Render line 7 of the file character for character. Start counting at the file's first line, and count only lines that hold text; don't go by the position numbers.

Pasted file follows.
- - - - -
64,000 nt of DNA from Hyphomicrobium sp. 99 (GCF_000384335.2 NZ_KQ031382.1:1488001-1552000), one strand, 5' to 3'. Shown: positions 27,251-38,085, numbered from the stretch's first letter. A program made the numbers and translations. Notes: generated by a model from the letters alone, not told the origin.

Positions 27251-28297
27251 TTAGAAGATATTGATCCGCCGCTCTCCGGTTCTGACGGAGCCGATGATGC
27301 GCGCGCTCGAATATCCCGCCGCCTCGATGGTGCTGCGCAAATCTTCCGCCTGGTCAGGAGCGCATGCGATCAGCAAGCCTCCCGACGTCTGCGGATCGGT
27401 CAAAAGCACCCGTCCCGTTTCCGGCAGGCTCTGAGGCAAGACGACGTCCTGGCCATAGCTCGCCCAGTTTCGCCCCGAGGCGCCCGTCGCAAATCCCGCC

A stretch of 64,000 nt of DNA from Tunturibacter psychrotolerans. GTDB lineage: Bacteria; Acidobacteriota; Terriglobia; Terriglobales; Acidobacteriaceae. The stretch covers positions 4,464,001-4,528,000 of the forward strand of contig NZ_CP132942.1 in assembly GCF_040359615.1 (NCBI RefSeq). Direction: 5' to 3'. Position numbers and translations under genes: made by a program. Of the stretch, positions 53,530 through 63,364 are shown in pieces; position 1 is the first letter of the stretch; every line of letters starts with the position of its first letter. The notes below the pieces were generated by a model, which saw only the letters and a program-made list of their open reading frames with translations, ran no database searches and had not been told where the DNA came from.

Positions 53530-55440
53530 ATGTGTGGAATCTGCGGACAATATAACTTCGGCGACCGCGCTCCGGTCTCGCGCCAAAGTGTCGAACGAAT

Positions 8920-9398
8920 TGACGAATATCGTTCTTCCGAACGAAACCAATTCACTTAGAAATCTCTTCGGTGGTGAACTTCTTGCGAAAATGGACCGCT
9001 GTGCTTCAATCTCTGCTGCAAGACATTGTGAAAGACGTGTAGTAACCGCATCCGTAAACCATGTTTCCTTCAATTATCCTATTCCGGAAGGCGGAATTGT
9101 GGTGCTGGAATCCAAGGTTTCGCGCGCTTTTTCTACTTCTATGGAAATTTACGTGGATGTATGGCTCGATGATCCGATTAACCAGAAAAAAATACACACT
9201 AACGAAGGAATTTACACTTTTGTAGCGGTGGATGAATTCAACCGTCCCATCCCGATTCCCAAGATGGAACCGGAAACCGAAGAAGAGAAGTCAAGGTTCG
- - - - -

Positions 53530-55440